For people who are either married or are in a civil union, marriage allowance allows them to receive credits on their income tax accounts, enabling them to save money. If you would like to know more about what marriage allowance is and how it works, please read on.
How the marriage allowance works
In answer to the question of how does marriage allowance work, couples who are married or in a civil partnership are entitled to offset some of their income tax on a pro-rata basis over the tax year. An individual can transfer their marriage allowance, which amounts to a total of £1,260 per year – just over 10% of their personal tax allowance – to their civil or marriage partner.
The partner who is the higher earner of the two must be someone who pays income tax at the basic rate. Their personal allowance account will then be credited with the money as a marriage allowance tax rebate and will only be expected to pay the remaining net balance.
Eligibility for the marriage tax allowance
In order to be able to claim the marriage allowance UK benefit, sometimes referred to as the marriage tax allowance, a couple must satisfy the following criteria.
- Before tax, the wages of the lowest-earning partner must be less than their tax allowance. In the current tax year, the sum is currently £12,570.
- Before tax, the wages of the highest-earning partner must be between £12,751 and the threshold for higher taxation, which is currently £50,270.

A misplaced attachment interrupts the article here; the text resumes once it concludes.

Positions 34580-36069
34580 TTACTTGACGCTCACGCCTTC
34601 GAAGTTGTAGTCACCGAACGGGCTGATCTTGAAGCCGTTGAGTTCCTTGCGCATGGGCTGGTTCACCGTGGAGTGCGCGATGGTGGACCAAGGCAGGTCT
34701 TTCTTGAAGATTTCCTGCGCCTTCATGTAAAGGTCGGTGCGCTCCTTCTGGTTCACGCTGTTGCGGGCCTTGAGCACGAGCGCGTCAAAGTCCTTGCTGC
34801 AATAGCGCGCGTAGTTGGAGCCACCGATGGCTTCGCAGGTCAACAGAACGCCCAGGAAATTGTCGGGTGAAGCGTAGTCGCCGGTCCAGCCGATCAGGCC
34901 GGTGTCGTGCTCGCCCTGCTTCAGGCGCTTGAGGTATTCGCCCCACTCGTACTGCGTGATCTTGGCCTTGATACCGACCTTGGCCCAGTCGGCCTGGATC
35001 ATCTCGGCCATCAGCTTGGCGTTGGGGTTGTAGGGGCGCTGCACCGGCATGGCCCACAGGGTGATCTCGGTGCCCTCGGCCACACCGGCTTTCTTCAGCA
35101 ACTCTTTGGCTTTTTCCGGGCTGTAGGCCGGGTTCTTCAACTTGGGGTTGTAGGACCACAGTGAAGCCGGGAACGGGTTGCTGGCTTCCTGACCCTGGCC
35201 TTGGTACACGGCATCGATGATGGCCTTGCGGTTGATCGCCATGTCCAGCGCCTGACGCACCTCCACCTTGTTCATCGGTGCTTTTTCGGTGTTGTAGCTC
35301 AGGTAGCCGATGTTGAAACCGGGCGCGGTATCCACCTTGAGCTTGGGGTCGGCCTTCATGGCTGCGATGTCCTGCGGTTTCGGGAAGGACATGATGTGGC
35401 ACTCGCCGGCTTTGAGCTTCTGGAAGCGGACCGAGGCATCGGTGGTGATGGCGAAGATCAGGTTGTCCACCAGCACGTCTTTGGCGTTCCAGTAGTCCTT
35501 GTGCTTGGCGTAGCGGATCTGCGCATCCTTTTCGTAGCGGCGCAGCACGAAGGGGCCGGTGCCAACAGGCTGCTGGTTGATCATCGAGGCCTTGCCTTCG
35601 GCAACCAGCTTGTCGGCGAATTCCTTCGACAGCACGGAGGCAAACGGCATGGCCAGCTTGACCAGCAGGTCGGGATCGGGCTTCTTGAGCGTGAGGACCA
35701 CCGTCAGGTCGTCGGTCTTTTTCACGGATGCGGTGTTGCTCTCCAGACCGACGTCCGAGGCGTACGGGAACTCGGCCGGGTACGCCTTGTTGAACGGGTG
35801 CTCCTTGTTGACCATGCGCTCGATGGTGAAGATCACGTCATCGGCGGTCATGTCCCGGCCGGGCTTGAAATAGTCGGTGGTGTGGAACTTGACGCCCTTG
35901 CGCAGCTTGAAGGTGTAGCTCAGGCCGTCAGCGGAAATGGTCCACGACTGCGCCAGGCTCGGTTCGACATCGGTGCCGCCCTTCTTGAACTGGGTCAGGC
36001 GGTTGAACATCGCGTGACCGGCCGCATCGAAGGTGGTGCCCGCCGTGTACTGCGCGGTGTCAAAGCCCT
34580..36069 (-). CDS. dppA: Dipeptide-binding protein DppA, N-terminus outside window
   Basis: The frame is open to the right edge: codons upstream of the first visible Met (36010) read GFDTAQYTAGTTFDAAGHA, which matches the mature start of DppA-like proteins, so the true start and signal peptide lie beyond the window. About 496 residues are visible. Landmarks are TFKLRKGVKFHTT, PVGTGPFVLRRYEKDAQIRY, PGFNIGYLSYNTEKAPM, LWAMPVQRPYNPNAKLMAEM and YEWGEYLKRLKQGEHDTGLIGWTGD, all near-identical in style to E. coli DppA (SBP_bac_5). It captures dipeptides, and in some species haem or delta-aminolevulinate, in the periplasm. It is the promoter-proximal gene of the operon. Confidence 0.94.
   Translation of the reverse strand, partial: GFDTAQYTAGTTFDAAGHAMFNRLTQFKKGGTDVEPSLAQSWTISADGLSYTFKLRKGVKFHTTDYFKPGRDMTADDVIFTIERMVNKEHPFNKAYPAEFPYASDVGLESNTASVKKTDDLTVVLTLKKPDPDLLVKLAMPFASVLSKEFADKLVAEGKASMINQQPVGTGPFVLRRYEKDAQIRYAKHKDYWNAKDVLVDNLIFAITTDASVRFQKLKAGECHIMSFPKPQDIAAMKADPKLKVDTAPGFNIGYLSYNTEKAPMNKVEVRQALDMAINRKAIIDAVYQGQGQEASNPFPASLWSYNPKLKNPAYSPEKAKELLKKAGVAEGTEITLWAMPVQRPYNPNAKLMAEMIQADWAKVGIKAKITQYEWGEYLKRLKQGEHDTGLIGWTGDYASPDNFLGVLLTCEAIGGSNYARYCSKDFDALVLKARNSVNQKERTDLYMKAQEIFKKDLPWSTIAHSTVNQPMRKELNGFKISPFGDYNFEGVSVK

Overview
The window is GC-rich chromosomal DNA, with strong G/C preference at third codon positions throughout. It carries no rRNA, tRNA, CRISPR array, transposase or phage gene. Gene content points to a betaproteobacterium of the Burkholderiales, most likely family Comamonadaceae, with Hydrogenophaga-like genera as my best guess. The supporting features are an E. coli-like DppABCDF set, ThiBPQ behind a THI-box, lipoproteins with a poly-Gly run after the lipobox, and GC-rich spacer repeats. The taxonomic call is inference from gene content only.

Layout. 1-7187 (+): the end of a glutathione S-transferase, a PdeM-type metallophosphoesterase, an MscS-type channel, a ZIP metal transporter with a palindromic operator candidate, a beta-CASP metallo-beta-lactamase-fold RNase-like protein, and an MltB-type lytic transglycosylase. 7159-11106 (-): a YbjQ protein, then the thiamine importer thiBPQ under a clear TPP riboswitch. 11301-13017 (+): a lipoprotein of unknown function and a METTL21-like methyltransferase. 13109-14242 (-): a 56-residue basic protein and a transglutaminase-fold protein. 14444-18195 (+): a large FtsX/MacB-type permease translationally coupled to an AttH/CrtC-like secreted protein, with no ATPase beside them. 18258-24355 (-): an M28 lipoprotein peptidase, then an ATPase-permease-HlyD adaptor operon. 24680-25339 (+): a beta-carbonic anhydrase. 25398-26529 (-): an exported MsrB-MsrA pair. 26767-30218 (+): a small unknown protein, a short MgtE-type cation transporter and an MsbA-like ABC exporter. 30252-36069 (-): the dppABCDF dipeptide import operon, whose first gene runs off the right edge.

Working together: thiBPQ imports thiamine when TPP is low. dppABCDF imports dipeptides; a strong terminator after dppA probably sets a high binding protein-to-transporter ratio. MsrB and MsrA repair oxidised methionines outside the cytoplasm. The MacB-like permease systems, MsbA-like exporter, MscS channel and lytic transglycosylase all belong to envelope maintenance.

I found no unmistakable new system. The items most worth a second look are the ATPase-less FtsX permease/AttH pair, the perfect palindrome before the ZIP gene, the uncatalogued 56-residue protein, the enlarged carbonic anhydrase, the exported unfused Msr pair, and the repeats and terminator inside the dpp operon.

If you live in Scotland, the salary of the higher-earning partner must be below £43,462.
Another important point to address when asking can I claim marriage allowance is that you both need to be born after 5 April 1935. If one or both of you are born prior to this, then you should be claiming the married couples allowance instead.
More about the married couples tax allowance
With marriages that took place before 5 December 2005, it is the husband’s income that is used to calculate a married couples tax allowance. It is, however, possible to transfer the allowance to the wife.
With regard to marriages or civil partnerships that were formed after this date, it is the highest earner’s income that is taken into account. Tax relief is set at 10%, meaning that the higher-earning partner will be credited with 10% of the income tax they pay.
For the current tax year, the married couples tax allowance could result in reducing your tax obligation by between £353 and £912.50 a year.
Now, back to the UK marriage allowance.
How to claim marriage allowance
Claiming your married tax allowance is quite straightforward. You can do so online using the HMRC section of the GOV.UK website.
All you will need are your respective national insurance numbers and some proof of identity. To establish proof of identity, you can use any two of the following documents: